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For a long time I've wanted to rent a draisine and ride it down an old abandoned railway. There's dozens of places in Scandinavia where one can do so.

Draisine in Sweden
Source: Jonas Andréasson, Wikimedia Commons

Draisine in Norway
Source: Dresinsykling på Flekkefjordbanen

Alternately, is it feasible to adapt an ordinary bicycle as a draisine? Preferably in an easy way so I can ride to an abandoned railway, attach some stuff, and continue onto the railway.

Do any kits to easily convert a regular bicycle into a draisine exist?

  • I presume you mean this rather than this as the latter would just mean removing the pedals. Googling "rail bike" seems to give some DIY options. I read a mention just this morning, maybe here. – Chris H Feb 2 '17 at 15:11
  • @ChrisH I do, as should be clear from context on using it on an abandoned railway. The mention you read might have been on Outdoors.SE. – gerrit Feb 2 '17 at 15:24
  • It was (almost) clear from the first paragraph, explicitly so from the second. But the title could go either way. As ex railways often have the rails removed they would be nice flat trails for trying out unusual/vintage bike designs, so the other meaning wouldn't be completely absurd. You're right about the outdoors.se question – Chris H Feb 2 '17 at 15:33
  • I believe that I can answer your question, just give me some time to find some sources. – Ken Graham Feb 2 '17 at 16:12
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Yes a regular bicycle can be adapted as a draisine or a railbike as we call them (to use on abandoned railways with the tracks in place)?

California, USA is big into this sort of thing. There are more books on the subject than websites to be sure of.

Although there are so many styles of railbikes out there, it would be quite difficult to know what would fit your needs, but I am fairly confident this site will be able to help you: Bentley Railbike CONSTRUCTION PLANS.

I take it, that you are looking into something like this:

Bentley Railbike

They offer Bentley Railbike CONSTRUCTION PLANS for sale and they look like they are detachable, but you should confirm this with this company via email, writing or by phone to verify your needs.

CONSTRUCTION PLANS include 6 pages of text with detailed construction sequence and parts list keyed to the drawings, plus 10 sheets of drawings with most parts rendered full scale.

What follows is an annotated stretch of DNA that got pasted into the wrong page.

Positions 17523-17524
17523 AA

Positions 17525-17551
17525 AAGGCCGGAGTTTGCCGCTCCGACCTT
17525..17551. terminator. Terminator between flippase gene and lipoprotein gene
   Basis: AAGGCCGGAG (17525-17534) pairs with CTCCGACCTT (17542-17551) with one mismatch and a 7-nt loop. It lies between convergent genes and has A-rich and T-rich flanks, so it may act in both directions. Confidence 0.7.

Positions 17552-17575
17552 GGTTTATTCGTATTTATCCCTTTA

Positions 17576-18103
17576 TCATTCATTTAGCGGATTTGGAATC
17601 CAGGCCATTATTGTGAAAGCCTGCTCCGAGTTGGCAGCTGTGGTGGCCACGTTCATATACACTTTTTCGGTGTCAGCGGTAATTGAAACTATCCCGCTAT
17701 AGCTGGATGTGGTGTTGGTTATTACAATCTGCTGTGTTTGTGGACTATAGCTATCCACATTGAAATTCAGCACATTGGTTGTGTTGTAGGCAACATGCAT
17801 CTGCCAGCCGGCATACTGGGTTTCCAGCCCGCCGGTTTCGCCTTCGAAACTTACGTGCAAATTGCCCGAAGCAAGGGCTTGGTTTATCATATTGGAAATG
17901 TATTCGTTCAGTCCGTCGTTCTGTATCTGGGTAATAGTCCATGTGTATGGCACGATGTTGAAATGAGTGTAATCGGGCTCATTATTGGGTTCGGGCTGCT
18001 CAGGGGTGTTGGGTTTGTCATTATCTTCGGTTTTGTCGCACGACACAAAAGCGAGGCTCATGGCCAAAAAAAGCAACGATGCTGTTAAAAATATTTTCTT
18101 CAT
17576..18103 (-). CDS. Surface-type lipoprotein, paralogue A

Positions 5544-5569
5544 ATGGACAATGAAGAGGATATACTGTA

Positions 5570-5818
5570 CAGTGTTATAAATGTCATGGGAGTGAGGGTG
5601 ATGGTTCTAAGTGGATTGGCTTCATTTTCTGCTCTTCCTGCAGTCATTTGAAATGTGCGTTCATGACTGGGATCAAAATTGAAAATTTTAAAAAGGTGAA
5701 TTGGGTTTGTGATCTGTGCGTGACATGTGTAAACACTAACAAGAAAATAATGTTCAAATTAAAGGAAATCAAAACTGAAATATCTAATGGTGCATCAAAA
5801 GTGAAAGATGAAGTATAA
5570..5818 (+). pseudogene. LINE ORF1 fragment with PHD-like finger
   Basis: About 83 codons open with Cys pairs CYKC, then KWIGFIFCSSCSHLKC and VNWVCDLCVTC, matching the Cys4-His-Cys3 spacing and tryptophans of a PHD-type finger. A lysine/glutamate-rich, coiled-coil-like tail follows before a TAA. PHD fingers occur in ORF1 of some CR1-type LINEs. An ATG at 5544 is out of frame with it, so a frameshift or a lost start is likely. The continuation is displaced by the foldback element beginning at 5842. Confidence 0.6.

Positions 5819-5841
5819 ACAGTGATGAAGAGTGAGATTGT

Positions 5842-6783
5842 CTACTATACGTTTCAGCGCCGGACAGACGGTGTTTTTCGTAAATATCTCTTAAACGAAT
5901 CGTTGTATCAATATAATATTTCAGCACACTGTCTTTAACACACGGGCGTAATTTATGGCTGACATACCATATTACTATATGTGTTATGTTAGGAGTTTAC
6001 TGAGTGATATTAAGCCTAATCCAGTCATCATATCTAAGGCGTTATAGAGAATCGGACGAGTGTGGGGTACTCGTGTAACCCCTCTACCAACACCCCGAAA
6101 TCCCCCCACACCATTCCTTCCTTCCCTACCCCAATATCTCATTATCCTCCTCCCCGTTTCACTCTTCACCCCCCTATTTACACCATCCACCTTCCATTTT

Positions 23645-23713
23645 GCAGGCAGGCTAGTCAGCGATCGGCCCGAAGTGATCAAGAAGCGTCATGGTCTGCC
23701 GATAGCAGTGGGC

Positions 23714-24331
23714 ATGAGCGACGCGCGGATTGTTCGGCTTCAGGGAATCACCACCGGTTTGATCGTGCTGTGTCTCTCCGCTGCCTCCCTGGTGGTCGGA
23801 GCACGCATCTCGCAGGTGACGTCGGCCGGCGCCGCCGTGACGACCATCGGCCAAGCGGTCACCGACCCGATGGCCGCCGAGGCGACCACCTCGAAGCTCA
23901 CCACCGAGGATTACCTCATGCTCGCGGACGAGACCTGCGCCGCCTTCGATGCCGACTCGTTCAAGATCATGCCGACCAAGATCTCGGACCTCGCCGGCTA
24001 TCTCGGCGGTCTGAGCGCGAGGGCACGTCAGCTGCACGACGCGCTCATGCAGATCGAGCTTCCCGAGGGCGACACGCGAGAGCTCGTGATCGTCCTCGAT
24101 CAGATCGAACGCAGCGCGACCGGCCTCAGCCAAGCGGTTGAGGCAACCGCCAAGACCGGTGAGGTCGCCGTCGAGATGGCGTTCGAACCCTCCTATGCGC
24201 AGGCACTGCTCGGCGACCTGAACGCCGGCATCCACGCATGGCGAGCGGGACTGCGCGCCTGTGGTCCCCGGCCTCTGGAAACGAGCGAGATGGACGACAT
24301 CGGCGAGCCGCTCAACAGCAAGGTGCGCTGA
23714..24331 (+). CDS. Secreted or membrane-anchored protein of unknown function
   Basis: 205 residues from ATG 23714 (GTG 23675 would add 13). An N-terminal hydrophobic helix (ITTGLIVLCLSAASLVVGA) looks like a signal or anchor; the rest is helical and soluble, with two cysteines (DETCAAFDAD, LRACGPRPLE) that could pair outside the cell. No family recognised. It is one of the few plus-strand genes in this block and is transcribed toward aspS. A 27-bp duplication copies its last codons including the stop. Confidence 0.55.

• Easy construction - no welding or complex machining.

  • Adjustable outrigger wheel height.

  • Detach outrigger with 3 pins - folds after removal.

  • Wheel guide lift lever.

This is a proprietary design, and a patent shall be applied for in the near future.

A LICENSE (plans included) to construct a railbike in accordance with these plans may be purchased for $25 (US DOLLARS).

A Railbike - LIST of Parts and Materials can be seen here.

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    That front wheel steering mechanism looks absolutely terrifying. Its a big stabby spear aimed at the rider's chest. – Criggie Feb 3 '17 at 0:11
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    I think it's actually used to pull the steerer off the rail, and if so you could probably replace it with a rope. – Nuі Feb 4 '17 at 0:50
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Nobody has commented on the possibility of taking a normal bike with wheel rims without tires. This would need wide rims to fit around the top of the rail. This would involve a certain amount of wear of the rim though.

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    Welcome to the site! The fact that a wide rim profile allows one to put a bike onto a rail solves only one problem. It leaves other problems unanswered however: how to attach the third wheel sliding on another rail, where suspension comes from (as air in tires is gone), how efficient braking will be with metal-on-metal contact (rubber is gone) etc. – Grigory Rechistov Feb 9 at 14:55
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    Such a bike would be completely unrideable, since you'd be unable to steer for balance. – David Richerby Feb 9 at 15:14
  • @DavidRicherby Interesting thought - you could balance using body weight, but it would be an active input needing continuous work to maintain. Plus the consequences of falling on railway ties would mean more damage than an off-road fall. OP's original question definitely wants an outrigger wheel for balance and ease of riding on rails. – Criggie Feb 9 at 22:17
  • @GrigoryRechistov rails are quite smooth - a railway carriage or engine gets away with leaf springs. Modern rails are fusion welded to minimise the clack-clack between sections. So its possible the only suspension needed might be served by a padded saddle. Trains also run wheels without rubber, and while their braking is abysmal compared to any other transport (including aeroplanes!) its still sufficient given the rails are empty of all other traffic. – Criggie Feb 9 at 22:30
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    Rims are generally made of aluminum. That's not exactly the kind of material you want to roll your entire weight on. Especially when the aluminum is rather thin. The wear is like that of hammering on your rims three to four times per second with quite a heavy hammer. How many minutes do you think the rims will last? – cmaster Feb 9 at 22:55

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